MSSL researchers are partnered with schools to provide pupils with relatable science role models while empowering them to conduct their own original space research projects.
Previous projects have investigated the Earth’s magnetosphere, aurorae, the Martian atmosphere and space environment, cometary tails, space weather, exoplanets and black holes. Students take part in around 12 two-hour fortnightly tutorials, with a ‘launch event’ at UCL and a closing conference where students present their research. This format, and the active ownership of scientific research, is proving to be transformative for school students; dispelling harmful stereotypes and profoundly shifting perceptions of science and scientists. It is particularly impactful for groups historically excluded from science. For example, several of our partner schools report 100% increases in the uptake of A level physics by girls following participation in an Orbyts project at GCSE. Since 2018, nearly 40 school students have published their research findings in professional peer-reviewed journals.
““This project has surpassed anything I could have possibly imagined - not only have our students been consistently blown away by the science of other planets, it has helped them better understand the value of their own one. Orbyts is definitely one of the coolest things I've been exposed to in my 15 year career.” Secondary school teacher.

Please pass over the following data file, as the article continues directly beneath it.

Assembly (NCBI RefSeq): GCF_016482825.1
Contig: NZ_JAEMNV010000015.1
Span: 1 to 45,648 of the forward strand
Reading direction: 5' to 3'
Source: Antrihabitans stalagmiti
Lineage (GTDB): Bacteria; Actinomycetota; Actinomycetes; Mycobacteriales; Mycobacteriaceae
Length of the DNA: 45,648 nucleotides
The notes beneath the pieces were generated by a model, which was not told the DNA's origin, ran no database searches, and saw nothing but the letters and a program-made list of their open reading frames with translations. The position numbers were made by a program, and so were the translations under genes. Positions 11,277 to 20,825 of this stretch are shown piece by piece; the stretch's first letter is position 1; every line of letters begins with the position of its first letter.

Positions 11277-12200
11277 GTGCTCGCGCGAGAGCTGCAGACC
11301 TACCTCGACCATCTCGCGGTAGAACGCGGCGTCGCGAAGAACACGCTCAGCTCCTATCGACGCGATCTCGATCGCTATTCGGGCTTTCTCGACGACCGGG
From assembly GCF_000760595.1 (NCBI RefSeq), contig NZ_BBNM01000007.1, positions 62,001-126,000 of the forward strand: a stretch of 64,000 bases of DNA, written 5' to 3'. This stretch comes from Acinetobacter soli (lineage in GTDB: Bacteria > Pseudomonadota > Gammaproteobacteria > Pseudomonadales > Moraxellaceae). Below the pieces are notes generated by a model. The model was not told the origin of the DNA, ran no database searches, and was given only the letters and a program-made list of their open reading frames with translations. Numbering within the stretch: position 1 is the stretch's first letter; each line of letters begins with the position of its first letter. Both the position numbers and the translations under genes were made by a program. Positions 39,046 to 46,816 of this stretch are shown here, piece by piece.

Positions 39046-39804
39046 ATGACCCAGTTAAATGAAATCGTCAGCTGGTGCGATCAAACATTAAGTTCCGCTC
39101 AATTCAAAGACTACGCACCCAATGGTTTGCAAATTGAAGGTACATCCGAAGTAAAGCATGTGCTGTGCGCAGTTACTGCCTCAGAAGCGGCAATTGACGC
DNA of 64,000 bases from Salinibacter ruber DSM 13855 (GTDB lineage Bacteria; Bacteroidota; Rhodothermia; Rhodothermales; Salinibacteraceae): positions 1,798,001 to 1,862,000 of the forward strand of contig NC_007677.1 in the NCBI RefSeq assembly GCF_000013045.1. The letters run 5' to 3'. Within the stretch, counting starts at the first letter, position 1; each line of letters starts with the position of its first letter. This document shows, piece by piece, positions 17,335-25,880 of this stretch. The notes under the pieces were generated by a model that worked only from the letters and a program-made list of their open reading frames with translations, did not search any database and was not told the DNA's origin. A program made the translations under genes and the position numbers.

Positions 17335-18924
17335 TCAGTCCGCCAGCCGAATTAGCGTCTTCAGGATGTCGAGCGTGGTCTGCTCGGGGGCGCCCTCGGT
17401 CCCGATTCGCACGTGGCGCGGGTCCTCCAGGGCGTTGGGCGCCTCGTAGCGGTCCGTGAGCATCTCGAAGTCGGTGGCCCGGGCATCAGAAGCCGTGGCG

““It’s clear to me that the Orbyts project has been the most successful project we have been fortunate to work with and its importance cannot be overstated.” Secondary school teacher.
If you are at a school that would like to get involved we ask that your Orbyts group (normally GCSE/A level) is at least 50% female and at least 50% pupils who are eligible for Pupil Premium/free school meals. Unfortunately, we only have funding to support state schools on the programme, so interested independent schools are required to pay for themselves and at least one state school to take part. We do our best to meet requests but in cases of limited researcher numbers, we prioritise schools with the fewest physics teachers and/or high numbers of pupils eligible for Pupil Premium/free school meals.
If you are a researcher who would like to get involved with the Orbyts programme, we provide support for developing your research project and monthly training seminars/workshops on teaching and management that highlight the latest knowledge on barriers to accessing science for historically excluded groups. PhD students are paid for their time on the programme. For more information on Orbyts contact us.